Archive | April, 2012

Profile: Colorado Rural Development Council

12 Apr

Over the next few months, DCI will be featuring a short profile on various Colorado partner organizations and agencies that can help support you in your community revitalization work.

Colorado Rural Development Council (CRDC) is a partnership committed to advancing rural interests identified by listening to the needs of rural people. We encourage and assist locally defined community development by fostering creative partnerships, knowledge, communications and resources to effectively implement the Community’s own visions.

CRDC was formed in 1993 by Dr. Florine Raitano, former mayor of Dillon, Colorado, to address the needs of rural communities in our state. One early focus of our efforts was the availability of telecommunications choices in rural areas. Our state’s rural communities have seen a marked improvement in data/voice access since the mid 1990s.

Since that time the CRDC has become the dedicated voice of rural Colorado. Our friends and partners are in all walks of life and in communities of all sizes, from Colorado’s backroads to Washington D.C.

CRDC is one of 33 federally recognized State Rural Development Councils (SRDCs) that belong to the National Rural Development Partnership, created by executive order by President George H.W. Bush in 1990.

Over the years, significant and crucial funding for CRDC projects and products has been provided by grants, awarded on a competitive basis, from the United States Department of Agriculture Rural Development office. The USDA Rural Development organization, and the dedicated people that staff it, have been valuable partners and valued friends these many years.

CRDC accepts funding from the entire spectrum of public and the private sector entities, and we offer our investors and sponsors a unique opportunity to make a real difference in rural communities. (If your corporation or organization desires increased visibility in rural areas, and wants to support measurable positive impact on rural residents and economies, please contact Michelle Alcott at 303-934-9117 or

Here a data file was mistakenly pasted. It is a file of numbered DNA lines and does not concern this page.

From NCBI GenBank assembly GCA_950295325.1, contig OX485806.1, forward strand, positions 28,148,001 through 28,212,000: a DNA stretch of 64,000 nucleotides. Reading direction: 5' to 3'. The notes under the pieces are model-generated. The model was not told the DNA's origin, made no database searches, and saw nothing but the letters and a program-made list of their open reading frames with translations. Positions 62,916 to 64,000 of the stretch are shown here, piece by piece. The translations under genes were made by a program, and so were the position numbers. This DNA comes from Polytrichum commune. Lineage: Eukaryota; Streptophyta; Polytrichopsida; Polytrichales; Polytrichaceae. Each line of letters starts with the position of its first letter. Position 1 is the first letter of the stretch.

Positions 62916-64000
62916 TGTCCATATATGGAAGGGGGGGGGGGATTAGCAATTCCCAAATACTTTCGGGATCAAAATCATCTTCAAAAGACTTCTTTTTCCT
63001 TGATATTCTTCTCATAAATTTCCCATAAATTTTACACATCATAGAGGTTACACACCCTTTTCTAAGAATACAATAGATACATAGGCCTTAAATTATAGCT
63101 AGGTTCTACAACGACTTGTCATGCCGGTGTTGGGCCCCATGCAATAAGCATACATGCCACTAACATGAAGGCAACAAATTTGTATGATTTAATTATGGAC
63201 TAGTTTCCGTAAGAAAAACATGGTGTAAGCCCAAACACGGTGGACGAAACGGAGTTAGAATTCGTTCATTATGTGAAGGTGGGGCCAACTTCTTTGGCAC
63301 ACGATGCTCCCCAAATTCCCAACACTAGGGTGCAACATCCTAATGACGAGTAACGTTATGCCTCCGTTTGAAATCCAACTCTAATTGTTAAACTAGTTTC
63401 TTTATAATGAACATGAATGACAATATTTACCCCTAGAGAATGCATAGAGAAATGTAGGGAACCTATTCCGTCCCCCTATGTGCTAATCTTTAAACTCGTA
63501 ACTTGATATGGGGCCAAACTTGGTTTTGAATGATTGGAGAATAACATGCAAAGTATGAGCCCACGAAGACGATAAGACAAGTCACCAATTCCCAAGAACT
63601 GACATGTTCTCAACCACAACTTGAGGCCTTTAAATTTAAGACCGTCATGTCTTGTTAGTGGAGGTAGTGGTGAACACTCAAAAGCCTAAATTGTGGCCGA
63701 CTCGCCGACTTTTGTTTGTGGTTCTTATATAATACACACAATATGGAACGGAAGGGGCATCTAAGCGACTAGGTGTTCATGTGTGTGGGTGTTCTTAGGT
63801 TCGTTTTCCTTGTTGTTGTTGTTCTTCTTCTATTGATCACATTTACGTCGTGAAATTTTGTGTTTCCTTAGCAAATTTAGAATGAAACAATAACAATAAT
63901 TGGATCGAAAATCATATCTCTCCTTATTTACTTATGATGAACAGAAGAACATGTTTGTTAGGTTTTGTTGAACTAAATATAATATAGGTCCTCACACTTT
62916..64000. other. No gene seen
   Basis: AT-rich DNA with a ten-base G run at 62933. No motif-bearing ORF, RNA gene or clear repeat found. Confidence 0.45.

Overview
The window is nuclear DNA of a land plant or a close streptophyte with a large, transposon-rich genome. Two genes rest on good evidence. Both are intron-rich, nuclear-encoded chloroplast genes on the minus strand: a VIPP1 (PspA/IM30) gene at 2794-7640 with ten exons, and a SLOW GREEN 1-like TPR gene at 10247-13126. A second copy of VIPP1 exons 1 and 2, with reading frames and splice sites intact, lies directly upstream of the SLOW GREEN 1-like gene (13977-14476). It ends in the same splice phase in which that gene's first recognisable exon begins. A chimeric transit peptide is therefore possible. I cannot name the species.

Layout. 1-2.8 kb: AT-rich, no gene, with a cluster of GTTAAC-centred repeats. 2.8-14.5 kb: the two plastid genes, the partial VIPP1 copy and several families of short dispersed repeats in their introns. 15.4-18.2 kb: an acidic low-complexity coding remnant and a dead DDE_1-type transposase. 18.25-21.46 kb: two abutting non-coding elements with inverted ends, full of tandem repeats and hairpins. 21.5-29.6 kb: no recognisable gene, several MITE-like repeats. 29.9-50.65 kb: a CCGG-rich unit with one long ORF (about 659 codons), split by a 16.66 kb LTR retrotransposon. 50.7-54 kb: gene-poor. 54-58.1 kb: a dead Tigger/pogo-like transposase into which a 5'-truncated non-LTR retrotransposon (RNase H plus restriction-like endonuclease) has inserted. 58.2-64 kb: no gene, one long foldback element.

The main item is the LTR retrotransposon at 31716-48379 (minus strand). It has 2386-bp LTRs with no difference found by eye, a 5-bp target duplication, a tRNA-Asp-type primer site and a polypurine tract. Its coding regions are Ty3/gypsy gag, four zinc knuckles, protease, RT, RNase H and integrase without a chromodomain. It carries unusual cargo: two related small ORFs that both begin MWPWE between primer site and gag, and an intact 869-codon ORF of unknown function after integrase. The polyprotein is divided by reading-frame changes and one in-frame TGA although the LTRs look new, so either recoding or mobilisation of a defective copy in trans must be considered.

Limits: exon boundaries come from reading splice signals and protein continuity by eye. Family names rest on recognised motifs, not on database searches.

The future of the CRDC is just as imperiled as the other resources available to Colorado’s rural communities. A number of the state rural development councils have closed their doors due to budget shortfalls and funding cuts. We are in a lean period today, but opportunities to fulfill our mission still arise and give us purpose.

We have learned this:

  • Times have been tough before, and probably will be again.
  • The important thing is how we conduct ourselves during the tough times, and during the good times.
  • Our mission is the same, no matter the economic conditions.

We will all survive, a little stronger and smarter, to see the next cycle of opportunity.

Check out more information on CRDC and the 5th Annual Colorado Entrepreneurship Marketplace, which will be held in Pueblo in October 2012, by visiting


Colorado Consultant Focuses on Reinventing Independent Businesses and Downtowns

12 Apr

Jon Schallert is an internationally-recognized speaker and business expert specializing in teaching businesses and communities how to turn themselves into Consumer Destinations.  Schallert will be featured as a Keynote Speaker at the 2012 DCI Annual Conference, Design Develop and Deliver: Partnerships for Creating Vital Downtowns.

Small businesses no longer compete simply with their neighbor’s  on Main Street or across the mall.  They now must learn to distinguish themselves and  become destinations for customers around the world and in cyberspace.

“Most businesses are location-dependent, whether it’s a grocery store, a restaurant, a service-business, or a professional office,” says John Schallert, who started in the field with Hallmark Cards over 25 years ago and whose consulting firm now  leads Destination Business BootCamp in Longmont, Colorado.

“Traditionally, people market to their local area, within 15 minutes. The problem is in today’s economy, you need more.”

When he first started his consulting firm almost two decades ago, his work often involved helping local businesses in small communities and Main Street districts learn to compete with encroaching big-box retailers such as Wal-Mart– but now the landscape has shifted.